Any ophthalmologist will tell you that most eye conditions leave some kind of visible sign that can be picked up in a photo or a 3D scan, and now Google-owned DeepMind has created an AI that's able to seek out those signs and diagnose over 50 different eye conditions at a level rivaling a trained professional. AI have traditionally had issues with 3D imagery, eye scans included, but DeepMind has devised a new training and verification method that uses a data set under 15,000 samples strong and can look through 3D scans without any problems, allowing the AI to help diagnose and discern patient scans that bear internal conditions like optic nerve hypoplasia and macular degeneration.
The rub with this new AI tool is that it's able to do all of this on any machine strong enough to run it, and it does not need extensive training like most AI programs of this sort. This makes the tool extremely accessible and easy to use, which means that it can spread wider and benefit more eye doctors, and thus more patients, than it otherwise would. To add to the AI's ease of use, it can explain its findings in clear language to doctors so that they can ensure the machine hasn't made an error before beginning treatment.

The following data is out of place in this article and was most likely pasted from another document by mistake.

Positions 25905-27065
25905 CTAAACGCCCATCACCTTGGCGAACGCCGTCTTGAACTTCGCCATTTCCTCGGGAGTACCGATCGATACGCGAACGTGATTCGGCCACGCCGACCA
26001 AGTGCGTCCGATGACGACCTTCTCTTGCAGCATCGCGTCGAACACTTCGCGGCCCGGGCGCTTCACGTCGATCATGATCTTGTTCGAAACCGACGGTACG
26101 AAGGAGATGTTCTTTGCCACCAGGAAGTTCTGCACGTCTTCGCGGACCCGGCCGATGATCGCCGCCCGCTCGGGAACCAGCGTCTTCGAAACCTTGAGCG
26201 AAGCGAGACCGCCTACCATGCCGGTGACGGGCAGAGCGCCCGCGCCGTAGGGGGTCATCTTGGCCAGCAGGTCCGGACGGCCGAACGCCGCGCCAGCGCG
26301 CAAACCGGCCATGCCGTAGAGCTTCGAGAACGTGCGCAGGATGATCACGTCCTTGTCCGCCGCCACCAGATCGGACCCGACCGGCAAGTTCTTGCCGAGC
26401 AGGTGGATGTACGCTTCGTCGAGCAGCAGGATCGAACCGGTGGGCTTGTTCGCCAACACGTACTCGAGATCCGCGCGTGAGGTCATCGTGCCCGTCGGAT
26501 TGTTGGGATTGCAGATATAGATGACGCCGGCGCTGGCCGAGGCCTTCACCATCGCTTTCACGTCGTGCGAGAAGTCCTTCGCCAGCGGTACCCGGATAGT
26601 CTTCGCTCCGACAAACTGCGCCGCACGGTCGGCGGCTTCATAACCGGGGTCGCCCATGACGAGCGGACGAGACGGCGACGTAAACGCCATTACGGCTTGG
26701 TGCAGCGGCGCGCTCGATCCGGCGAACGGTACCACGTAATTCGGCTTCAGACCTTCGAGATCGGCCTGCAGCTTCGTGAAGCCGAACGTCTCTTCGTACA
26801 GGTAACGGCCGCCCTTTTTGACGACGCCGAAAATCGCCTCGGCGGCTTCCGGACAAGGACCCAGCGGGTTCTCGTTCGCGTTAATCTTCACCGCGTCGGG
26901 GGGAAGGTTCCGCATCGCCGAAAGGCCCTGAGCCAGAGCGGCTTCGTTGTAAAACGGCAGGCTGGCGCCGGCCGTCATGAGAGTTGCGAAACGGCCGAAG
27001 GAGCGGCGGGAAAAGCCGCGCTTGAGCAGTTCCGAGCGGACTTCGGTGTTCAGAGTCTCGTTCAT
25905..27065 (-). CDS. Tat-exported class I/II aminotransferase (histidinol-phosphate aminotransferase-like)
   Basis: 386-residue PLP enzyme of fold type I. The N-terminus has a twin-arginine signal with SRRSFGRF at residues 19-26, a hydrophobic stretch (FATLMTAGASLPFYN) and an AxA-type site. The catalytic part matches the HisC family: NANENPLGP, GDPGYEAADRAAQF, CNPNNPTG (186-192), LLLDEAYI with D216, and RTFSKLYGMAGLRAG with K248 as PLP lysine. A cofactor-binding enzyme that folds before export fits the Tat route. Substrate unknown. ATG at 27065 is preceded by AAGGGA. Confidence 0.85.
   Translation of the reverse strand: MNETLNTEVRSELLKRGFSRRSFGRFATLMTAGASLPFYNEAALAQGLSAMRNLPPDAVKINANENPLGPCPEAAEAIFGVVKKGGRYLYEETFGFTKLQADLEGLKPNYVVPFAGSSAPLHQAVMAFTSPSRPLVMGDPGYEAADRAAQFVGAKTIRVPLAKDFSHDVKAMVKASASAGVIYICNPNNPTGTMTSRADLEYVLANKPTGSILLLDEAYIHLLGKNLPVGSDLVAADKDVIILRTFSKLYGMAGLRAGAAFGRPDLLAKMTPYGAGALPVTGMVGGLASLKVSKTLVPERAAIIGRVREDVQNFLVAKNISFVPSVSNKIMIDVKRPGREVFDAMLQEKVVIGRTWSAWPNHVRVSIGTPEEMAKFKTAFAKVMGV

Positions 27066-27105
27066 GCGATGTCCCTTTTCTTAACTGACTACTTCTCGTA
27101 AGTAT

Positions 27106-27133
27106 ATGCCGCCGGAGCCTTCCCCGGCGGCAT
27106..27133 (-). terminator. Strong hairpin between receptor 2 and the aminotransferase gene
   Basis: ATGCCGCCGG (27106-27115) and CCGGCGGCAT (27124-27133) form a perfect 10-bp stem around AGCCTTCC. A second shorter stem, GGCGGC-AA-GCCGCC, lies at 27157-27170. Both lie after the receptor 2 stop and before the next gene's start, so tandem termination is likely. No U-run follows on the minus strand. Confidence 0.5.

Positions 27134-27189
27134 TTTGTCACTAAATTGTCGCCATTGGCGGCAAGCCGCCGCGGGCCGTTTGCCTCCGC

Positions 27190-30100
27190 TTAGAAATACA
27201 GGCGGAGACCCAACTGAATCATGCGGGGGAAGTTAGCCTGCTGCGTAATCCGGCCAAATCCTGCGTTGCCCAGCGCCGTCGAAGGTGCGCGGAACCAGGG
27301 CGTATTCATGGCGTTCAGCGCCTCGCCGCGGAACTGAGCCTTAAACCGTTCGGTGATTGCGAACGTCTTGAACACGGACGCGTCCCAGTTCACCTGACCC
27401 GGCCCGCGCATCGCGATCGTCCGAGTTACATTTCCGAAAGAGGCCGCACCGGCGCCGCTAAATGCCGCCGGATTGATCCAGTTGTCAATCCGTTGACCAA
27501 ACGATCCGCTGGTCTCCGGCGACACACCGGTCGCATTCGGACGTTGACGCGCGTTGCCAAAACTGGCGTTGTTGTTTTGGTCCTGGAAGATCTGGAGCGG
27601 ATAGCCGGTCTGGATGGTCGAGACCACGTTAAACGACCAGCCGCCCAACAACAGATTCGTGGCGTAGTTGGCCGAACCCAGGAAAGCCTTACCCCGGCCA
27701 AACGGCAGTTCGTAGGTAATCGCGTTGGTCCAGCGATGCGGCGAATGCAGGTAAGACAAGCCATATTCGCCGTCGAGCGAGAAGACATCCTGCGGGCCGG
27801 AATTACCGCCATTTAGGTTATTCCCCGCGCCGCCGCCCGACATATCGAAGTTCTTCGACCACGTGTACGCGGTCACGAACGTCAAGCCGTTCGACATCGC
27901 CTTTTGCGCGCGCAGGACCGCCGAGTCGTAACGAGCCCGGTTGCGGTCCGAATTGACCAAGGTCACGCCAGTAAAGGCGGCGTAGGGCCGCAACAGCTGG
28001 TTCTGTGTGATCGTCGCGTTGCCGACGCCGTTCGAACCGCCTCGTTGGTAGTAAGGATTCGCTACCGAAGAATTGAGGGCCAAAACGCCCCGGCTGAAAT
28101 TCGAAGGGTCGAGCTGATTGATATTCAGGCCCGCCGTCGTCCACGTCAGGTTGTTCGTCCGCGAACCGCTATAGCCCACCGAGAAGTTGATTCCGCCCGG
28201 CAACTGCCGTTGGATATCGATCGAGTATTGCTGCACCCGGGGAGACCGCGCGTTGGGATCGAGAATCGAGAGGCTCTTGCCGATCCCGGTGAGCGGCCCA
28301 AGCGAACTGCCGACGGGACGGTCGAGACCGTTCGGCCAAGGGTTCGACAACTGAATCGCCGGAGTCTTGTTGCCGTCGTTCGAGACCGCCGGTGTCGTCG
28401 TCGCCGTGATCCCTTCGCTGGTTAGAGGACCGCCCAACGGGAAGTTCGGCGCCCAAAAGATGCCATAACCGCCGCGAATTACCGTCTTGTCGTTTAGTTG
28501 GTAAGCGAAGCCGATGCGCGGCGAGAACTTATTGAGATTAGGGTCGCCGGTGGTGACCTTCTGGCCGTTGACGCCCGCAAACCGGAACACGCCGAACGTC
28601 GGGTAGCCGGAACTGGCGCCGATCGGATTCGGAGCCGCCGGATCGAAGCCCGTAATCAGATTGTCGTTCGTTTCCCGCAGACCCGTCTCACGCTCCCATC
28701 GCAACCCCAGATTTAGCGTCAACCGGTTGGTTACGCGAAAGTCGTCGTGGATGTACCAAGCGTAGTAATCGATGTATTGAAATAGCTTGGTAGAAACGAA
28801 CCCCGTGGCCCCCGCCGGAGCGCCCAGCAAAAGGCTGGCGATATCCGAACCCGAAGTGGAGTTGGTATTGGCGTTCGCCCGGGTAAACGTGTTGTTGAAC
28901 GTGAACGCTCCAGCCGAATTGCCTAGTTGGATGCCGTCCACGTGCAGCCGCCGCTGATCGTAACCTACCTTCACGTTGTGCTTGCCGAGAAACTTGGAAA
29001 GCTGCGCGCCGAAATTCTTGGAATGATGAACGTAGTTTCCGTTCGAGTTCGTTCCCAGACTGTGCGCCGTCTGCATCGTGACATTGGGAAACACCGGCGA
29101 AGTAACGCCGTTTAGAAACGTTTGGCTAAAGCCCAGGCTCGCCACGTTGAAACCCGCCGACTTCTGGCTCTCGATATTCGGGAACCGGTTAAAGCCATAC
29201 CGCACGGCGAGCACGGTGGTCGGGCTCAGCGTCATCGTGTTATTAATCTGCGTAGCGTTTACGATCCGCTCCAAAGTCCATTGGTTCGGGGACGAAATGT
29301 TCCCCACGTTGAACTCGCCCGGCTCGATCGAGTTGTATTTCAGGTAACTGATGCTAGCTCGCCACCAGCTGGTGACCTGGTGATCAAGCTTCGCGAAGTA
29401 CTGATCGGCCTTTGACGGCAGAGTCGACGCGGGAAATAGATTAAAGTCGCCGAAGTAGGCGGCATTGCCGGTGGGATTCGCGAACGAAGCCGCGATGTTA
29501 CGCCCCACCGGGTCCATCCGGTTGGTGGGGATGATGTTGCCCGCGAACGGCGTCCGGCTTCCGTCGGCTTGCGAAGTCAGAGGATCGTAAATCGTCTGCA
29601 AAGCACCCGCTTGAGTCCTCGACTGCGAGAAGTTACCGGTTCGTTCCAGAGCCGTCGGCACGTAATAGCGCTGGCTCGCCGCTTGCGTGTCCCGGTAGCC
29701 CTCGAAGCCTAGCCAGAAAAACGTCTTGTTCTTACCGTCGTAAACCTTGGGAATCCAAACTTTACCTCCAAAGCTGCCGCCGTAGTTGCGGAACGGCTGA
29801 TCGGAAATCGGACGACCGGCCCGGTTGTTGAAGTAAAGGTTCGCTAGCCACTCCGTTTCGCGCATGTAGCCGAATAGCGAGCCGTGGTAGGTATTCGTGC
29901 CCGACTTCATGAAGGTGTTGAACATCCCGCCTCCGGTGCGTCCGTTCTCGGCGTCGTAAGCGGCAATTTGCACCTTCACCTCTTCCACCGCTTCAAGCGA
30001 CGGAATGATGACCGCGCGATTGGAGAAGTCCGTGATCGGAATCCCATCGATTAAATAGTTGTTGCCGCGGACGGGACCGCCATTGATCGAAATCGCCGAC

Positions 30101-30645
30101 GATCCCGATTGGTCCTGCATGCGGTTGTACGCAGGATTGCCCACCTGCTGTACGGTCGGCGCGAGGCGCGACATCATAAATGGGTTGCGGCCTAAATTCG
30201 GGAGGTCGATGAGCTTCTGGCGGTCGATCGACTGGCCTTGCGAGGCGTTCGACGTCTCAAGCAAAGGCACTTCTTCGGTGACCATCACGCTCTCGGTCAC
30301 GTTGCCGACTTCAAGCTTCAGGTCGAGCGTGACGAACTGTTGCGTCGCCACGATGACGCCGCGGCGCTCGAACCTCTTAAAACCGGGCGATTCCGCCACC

This news is a very big deal for the global medical community. The world's population is aging, and many clinics are reporting doing more eye exams than ever before. The end result of all of this is that the number of eye exams needed is far outclassing the time that can collectively be devoted by qualified professionals to interpret them, which means that patients are left with untreated conditions for longer. That, of course, can have very severe consequences. This new AI program can help clinicians to sort through the larger volumes of eye scans with ease, moving patients through the process faster and helping to ensure that no patient will have to experience an unnecessary delay in treating any sight-threatening eye disorders. AI in the medical field usually falls along these lines, and has yet to make a mass move into treatment. This means, for now, doctors and AI will be working in tandem.